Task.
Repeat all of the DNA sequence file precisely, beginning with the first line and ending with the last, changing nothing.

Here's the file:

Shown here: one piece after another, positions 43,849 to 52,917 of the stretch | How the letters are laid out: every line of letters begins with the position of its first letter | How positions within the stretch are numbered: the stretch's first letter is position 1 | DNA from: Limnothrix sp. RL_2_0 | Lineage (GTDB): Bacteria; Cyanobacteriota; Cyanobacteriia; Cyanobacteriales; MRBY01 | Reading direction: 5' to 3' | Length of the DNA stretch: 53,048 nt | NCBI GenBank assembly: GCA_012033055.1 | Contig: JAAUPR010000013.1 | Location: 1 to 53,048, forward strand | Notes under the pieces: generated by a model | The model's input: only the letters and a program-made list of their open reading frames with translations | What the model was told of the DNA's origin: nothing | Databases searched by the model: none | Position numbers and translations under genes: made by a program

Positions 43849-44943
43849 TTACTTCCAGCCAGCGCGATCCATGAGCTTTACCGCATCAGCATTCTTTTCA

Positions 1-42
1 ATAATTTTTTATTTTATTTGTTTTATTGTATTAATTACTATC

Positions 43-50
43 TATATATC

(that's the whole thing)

Shown here: one piece after another, positions 43,849 to 52,917 of the stretch | How the letters are laid out: every line of letters begins with the position of its first letter | How positions within the stretch are numbered: the stretch's first letter is position 1 | DNA from: Limnothrix sp. RL_2_0 | Lineage (GTDB): Bacteria; Cyanobacteriota; Cyanobacteriia; Cyanobacteriales; MRBY01 | Reading direction: 5' to 3' | Length of the DNA stretch: 53,048 nt | NCBI GenBank assembly: GCA_012033055.1 | Contig: JAAUPR010000013.1 | Location: 1 to 53,048, forward strand | Notes under the pieces: generated by a model | The model's input: only the letters and a program-made list of their open reading frames with translations | What the model was told of the DNA's origin: nothing | Databases searched by the model: none | Position numbers and translations under genes: made by a program

Positions 43849-44943
43849 TTACTTCCAGCCAGCGCGATCCATGAGCTTTACCGCATCAGCATTCTTTTCA

Positions 1-42
1 ATAATTTTTTATTTTATTTGTTTTATTGTATTAATTACTATC

Positions 43-50
43 TATATATC